Thursday, November 26, 2015

Obama Impersonator Tells Racial Jokes at Republican Meeting

Barack Obama impersonator Reggie Brown told black jokes and made fun of the Mormon religion, among other things, at a Saturday session of the Republican Leadership Conference in New Orleans.

Obama Impersonator Tells Racial Jokes at Republican Meeting


NEW ORLEANS - Barack Obama, a.ka. impersonator Reggie Brown, addressed the Republican Leadership Conference here Saturday with racially charged jokes, ridicule of Mormons and Newt Gingrich's collapsing campaign.

Brown had the president's voice and mannerisms down pat and he drew uproarious laughter at times from the crowd of nearly 2,000, but he was booed when he started making fun of GOP candidates for president. As he was turning to make a joke about a slide of Rep. Michelle Bachmann (Minn.), the fake Obama was ushered off stage with music, ala the Oscars.

“My favorite month is February, Black History Month,” the fake Obama said. “Michelle celebrates the full month, and I celebrate half.”

Obama's late mother also came in for a joke: “My mother loved a black man and no she was not a Kardashian."

Fake Obama showed a slide depicting Sanford from the 70s comedy "Sanford and Son," saying it was a representation of how he will have aged after bearing the burdens of the presidency.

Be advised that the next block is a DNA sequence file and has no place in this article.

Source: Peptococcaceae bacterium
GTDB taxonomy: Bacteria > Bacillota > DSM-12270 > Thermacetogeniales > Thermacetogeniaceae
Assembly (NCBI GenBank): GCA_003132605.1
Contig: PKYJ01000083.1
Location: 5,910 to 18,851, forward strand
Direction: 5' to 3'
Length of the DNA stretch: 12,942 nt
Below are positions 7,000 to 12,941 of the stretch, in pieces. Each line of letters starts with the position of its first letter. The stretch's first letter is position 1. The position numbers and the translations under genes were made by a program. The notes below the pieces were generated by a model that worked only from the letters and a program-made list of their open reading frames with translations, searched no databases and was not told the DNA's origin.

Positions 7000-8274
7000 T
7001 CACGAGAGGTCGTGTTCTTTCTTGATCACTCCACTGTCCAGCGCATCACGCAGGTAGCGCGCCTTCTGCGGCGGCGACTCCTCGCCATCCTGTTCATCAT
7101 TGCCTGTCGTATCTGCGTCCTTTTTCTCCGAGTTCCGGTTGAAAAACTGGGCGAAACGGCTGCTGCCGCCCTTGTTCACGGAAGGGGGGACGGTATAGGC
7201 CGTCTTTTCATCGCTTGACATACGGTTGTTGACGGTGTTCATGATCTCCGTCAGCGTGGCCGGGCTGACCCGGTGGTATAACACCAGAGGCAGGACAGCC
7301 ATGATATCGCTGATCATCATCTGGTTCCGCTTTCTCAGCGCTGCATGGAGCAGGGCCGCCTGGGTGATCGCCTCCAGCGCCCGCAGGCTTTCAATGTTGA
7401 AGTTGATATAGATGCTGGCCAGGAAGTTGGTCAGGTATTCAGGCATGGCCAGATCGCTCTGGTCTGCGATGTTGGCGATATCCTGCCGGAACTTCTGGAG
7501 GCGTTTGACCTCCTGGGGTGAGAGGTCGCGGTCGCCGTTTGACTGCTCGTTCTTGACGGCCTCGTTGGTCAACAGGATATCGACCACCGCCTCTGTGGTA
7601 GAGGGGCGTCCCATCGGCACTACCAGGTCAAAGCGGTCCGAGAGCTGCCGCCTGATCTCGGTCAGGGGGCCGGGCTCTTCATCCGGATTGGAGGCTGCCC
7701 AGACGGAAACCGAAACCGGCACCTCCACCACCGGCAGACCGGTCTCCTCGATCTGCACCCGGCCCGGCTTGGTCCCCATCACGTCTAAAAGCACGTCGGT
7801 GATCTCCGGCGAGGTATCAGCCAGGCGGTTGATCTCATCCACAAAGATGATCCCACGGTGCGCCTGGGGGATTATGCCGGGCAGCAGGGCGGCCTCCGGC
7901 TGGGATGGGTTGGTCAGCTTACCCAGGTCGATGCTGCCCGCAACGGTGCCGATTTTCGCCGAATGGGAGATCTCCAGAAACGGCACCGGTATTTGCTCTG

The faux president said that it was a good thing the stimulus had financed the building of tunnels and bridges, so people would "have something to live under or jump off."

Brown drew a chorus of boos when he started mocking Republican candidates. He said that Newt Gingrich's campaign was barely alive. "His consultants are dropping faster than Anthony Weiner's pants in an AOL chatroom."

And of the front running GOP candidate, Mitt Romney, a Mormon, the fake Obama said he would have a first, second and third lady if elected in reference to the faith's former practice of polygamy.

Tim Pawlenty was "having his foot surgically removed from his mouth - thankfully it is covered under Obamacare."

Inquirer Politics Writer
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Inquirer staff writer Thomas Fitzgerald blogs about national politics.

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